• Small devices under increasing pressure to
    become “micro” devices (active badges,
    bluetooth headsets, cerebral implants, etc)
  • Start thinking in terms of milliwatts, not just
    watts, because your power budget is
There's a longer overview at The Apple Core. Slides from the presentation are at http://www.usenix.org/events/lisa08/tech/hubbard_talk.pdf. (Note: the mysterious acronym LWMLAF stands for "Level Windows Makes Laughable Attempts at Following".)

Wednesday, December 10, 2008

Ringtone Apps

Craig Hockenberry of Iconfactory posted an open letter to Steve Jobs bemoaning the trend towards "ringtone apps":
"We have a lot of great ideas for iPhone applications. Unfortunately, we’re not working on the cooler (and more complex) ideas. Instead, we’re working on 99¢ titles that have a limited lifespan and broad appeal. Market conditions make ringtone apps most appealing."
He adds some interesting details of the economics of iPhone app development. The complete letter is at http://furbo.org/2008/12/09/ring-tone-apps/

Tuesday, December 9, 2008

UrlEncoding category for NSDictionary class

I've been writing some Objective-C code that builds URLs with long query strings. Since query strings are almost always associative arrays, I whipped up a simple category for the NSDictionary class.

A category is the Objective-C mechanism for adding additional methods to an existing class. To a C++ programmer, it's like being able to append more virtual methods to a class's vtable. C# has a similar facility called extension methods, and there are proposals to add this to Java. Of course, this is no big deal for scripting languages like Ruby, Python or JavaScript, but I like how Objective-C handles this.

For one thing, Objective-C forces you to name your category; this helps a lot in thinking and talking about a set of additional methods. For another, since the category declaration syntax resembles class declaration syntax, you naturally want to place it in its own pair of .h and .m files, like a class. Apple recommends a naming convention of class+category.h/m, which seems pretty reasonable.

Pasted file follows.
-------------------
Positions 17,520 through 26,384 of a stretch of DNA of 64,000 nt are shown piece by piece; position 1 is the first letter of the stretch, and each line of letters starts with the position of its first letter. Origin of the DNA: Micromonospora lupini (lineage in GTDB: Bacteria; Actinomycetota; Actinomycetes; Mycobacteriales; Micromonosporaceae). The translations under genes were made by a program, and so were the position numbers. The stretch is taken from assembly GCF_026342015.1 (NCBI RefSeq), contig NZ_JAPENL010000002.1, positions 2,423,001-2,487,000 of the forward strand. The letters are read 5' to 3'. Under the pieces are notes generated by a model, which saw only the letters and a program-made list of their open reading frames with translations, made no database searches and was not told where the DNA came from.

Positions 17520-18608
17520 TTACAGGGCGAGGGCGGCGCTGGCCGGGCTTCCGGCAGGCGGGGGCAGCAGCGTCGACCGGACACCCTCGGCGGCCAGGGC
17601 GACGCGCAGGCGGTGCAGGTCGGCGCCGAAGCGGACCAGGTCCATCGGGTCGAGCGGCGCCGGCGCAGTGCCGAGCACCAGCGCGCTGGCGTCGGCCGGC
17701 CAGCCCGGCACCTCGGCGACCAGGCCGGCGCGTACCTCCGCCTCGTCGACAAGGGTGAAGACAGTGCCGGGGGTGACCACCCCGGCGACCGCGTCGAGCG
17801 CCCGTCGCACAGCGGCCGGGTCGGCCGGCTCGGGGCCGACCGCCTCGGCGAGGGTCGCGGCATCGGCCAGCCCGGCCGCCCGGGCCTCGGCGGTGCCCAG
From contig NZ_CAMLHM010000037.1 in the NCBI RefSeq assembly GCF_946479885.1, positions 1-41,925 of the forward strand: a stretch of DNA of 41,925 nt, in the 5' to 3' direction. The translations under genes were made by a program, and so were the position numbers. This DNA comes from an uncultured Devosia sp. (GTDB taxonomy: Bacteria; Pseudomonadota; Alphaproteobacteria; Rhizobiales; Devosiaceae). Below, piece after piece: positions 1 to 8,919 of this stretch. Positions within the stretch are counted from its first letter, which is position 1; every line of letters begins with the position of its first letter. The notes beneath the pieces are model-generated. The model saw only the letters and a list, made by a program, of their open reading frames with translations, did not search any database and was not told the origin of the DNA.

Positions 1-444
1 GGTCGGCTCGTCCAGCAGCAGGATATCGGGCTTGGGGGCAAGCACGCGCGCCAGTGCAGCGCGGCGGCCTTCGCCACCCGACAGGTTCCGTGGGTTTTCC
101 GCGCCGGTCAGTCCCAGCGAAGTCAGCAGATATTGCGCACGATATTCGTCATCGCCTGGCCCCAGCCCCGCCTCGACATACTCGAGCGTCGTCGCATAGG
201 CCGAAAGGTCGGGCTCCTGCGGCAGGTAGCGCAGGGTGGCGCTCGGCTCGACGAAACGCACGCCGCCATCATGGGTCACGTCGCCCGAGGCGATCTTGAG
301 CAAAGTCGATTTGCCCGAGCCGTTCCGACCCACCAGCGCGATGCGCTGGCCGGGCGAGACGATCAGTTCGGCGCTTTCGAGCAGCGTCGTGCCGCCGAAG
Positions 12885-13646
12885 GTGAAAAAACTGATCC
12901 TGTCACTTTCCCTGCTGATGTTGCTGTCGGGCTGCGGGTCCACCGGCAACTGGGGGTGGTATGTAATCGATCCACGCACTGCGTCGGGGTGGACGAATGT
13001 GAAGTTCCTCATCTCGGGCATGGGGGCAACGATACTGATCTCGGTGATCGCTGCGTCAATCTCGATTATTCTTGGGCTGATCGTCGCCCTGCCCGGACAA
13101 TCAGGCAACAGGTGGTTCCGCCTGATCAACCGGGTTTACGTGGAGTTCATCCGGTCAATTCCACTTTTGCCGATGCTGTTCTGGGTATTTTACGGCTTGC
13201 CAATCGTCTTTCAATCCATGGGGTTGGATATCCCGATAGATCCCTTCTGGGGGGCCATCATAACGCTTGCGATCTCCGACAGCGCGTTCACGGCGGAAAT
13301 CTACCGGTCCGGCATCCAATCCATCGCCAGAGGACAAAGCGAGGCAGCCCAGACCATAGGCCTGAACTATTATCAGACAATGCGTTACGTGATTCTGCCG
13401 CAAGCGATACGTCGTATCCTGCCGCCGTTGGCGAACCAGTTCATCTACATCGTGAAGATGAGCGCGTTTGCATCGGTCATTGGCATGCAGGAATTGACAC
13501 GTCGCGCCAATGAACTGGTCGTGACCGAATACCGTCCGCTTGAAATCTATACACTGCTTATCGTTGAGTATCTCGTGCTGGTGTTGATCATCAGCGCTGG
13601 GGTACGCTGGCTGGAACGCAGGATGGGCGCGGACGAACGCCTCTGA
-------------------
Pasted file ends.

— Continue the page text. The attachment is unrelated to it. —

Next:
So here's the header file for my UrlEncoding category for NSDictionary:
// file "NSDictionary+UrlEncoding.h"

#import <cocoa/cocoa.h>

@interface NSDictionary (UrlEncoding)

-(NSString*) urlEncodedString;


And here's the module file:
// file "NSDictionary+UrlEncoding.m"

#import "NSDictionary+UrlEncoding.h"

// helper function: get the string form of any object
static NSString *toString(id object) {
return [NSString stringWithFormat: @"%@", object];

// helper function: get the url encoded string form of any object
static NSString *urlEncode(id object) {
NSString *string = toString(object);
return [string stringByAddingPercentEscapesUsingEncoding: NSUTF8StringEncoding];

@implementation NSDictionary (UrlEncoding)

-(NSString*) urlEncodedString {
NSMutableArray *parts = [NSMutableArray array];
for (id key in self) {
id value = [self objectForKey: key];
NSString *part = [NSString stringWithFormat: @"%@=%@", urlEncode(key), urlEncode(value)];
[parts addObject: part];
return [parts componentsJoinedByString: @"&"];


The code is pretty simple. Iterate over the keys in the dictionary and build an array of URL encoded "name=value" parts, then join the parts together with ampersands. The urlEncodedString method will handle keys and values of any class as long it has a reasonable description method. The code assumed that you never want a name/key to appear more than once in the query string, which is the most common case.